South African conservationists have dehorned hundreds of endangered rhinos to protect them from poachers.
As international borders reopen amid the COVID-19 pandemic, the South African government has warned game reserves around the country to prepare for a possible resurgence in rhino poaching.
As a result, conservationists in the province of North West have dehorned hundreds of rhinos in game reserves.
Tracking rhinos requires two helicopters and several teams of people on the ground. They then tranquilise them before removing their horns while sedated.
Poachers kill the rhinos to sell their horns on, typically as a form of traditional medicine.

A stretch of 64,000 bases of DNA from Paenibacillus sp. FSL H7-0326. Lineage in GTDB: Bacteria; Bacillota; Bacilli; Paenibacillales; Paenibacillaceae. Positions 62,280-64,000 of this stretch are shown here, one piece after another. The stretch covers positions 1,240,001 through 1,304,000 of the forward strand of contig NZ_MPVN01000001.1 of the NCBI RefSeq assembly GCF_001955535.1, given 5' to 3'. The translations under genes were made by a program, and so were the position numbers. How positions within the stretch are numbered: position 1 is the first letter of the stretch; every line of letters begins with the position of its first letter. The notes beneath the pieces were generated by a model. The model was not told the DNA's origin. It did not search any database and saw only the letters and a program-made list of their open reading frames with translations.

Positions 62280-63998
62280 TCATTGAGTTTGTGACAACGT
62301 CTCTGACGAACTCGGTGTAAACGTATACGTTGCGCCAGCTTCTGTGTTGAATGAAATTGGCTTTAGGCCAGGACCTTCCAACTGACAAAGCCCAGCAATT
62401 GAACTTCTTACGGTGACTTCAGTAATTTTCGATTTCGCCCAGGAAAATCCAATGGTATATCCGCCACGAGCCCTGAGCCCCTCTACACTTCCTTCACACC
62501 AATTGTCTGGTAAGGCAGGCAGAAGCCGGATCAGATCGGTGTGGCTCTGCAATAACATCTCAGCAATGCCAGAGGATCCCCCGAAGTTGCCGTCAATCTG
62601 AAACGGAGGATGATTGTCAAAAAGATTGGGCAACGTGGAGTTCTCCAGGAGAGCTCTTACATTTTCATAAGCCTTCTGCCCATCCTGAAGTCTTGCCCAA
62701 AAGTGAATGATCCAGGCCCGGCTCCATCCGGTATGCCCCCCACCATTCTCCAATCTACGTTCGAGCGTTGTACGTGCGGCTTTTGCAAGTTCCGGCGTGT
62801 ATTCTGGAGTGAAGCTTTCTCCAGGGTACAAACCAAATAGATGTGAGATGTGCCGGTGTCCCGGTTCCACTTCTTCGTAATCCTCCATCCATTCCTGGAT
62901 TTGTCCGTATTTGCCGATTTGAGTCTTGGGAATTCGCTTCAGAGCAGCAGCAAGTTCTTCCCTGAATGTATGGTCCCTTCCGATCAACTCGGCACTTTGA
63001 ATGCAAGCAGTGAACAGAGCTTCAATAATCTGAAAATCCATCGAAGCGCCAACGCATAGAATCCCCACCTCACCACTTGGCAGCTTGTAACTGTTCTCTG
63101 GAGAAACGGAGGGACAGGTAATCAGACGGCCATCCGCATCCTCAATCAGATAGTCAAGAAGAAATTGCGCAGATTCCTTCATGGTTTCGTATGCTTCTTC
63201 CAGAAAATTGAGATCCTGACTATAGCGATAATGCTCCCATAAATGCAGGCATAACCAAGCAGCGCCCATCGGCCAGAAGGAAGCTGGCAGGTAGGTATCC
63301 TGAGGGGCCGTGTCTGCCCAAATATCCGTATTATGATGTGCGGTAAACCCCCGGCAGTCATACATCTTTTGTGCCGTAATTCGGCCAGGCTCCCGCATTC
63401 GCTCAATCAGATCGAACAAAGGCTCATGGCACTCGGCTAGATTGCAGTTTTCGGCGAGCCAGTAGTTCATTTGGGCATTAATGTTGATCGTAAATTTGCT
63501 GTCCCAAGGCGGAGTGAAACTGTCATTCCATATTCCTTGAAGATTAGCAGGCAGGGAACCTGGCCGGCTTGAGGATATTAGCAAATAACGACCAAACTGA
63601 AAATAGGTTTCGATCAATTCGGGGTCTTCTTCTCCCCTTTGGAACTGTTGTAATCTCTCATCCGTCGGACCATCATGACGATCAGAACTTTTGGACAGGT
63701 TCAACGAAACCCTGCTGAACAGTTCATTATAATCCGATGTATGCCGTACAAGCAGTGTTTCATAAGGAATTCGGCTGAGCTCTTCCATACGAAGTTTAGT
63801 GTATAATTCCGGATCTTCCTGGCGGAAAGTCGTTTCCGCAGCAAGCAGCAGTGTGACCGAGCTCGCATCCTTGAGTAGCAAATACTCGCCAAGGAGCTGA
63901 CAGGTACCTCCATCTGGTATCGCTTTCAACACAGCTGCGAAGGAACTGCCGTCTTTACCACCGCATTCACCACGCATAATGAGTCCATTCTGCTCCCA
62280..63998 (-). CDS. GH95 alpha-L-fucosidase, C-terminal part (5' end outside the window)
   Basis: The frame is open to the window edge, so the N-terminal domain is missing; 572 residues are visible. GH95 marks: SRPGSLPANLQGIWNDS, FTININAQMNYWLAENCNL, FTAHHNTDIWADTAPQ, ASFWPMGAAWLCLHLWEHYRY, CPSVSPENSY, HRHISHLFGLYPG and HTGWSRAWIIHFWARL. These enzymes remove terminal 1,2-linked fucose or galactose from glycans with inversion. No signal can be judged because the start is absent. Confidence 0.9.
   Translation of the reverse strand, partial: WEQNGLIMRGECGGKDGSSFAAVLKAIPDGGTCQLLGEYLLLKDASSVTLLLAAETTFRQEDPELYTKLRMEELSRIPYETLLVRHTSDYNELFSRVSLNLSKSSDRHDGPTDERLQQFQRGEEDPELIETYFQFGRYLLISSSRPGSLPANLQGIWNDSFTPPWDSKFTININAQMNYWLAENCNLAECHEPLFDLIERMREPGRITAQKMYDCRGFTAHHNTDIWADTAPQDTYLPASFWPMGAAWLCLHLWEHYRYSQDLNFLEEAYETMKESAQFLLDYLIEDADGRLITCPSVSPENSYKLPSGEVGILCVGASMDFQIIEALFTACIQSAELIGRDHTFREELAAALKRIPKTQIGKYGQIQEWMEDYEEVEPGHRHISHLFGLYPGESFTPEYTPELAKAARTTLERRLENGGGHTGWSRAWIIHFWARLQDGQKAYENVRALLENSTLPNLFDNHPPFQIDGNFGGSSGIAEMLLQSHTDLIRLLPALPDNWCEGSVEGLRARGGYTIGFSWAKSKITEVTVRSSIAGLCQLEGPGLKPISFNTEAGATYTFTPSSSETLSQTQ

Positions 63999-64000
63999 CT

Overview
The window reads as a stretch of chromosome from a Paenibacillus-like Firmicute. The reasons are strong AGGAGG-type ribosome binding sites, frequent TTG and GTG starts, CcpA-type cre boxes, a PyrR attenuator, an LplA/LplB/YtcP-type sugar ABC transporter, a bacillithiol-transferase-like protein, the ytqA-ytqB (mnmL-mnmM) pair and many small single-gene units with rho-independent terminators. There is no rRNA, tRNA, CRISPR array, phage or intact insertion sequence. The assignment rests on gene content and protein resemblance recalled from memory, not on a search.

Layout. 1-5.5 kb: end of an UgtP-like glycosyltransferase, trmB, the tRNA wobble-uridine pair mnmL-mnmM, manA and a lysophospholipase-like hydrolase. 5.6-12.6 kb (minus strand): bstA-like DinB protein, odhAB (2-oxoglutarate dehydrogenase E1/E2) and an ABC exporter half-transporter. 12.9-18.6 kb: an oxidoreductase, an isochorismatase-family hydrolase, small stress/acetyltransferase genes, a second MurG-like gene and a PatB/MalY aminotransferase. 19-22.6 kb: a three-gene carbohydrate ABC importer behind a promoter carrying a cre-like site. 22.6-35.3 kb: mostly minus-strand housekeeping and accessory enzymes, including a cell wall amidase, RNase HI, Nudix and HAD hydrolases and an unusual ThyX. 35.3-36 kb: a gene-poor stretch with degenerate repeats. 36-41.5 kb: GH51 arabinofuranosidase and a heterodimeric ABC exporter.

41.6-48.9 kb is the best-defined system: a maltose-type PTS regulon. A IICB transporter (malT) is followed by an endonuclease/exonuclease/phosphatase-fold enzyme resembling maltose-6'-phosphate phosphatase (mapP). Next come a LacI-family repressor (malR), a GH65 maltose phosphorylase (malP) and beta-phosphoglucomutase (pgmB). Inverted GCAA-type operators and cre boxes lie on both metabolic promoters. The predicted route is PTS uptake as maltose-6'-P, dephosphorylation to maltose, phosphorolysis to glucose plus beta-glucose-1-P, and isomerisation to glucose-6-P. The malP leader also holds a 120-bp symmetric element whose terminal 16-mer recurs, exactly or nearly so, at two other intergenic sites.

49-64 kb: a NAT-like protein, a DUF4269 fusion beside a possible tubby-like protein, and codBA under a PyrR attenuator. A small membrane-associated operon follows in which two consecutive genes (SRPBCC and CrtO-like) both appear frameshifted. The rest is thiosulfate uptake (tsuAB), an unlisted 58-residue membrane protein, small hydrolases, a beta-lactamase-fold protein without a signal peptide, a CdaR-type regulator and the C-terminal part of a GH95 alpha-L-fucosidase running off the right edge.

With horns trading on black markets for incredibly high prices, dehorning the animals may be their only chance of survival.
Nico Jacobs, the founder of Rhino 911, a conservation group that hunts down rhinos to cut off their horns to save them from poachers, helps to carry this out in North West.
He said: “As soon as the lockdown hit SA, we started having incursions almost every day.
Dr Lynne MacTavish of the Mankwe Wildlife Reserve has made it her life’s mission to save the rhino.
She admitted that she never wanted to dehorn rhinos before a dark day happened in 2014.
One of her female rhinos had been “poached in the most brutal way” and she decided that dehorning may be the best way of saving their dwindling numbers.
For security reasons, the authorities could not provide the exact number of animals already dehorned, however rhinos could well be extinct in the wild in the next decade if they continue to decline at the current rate.
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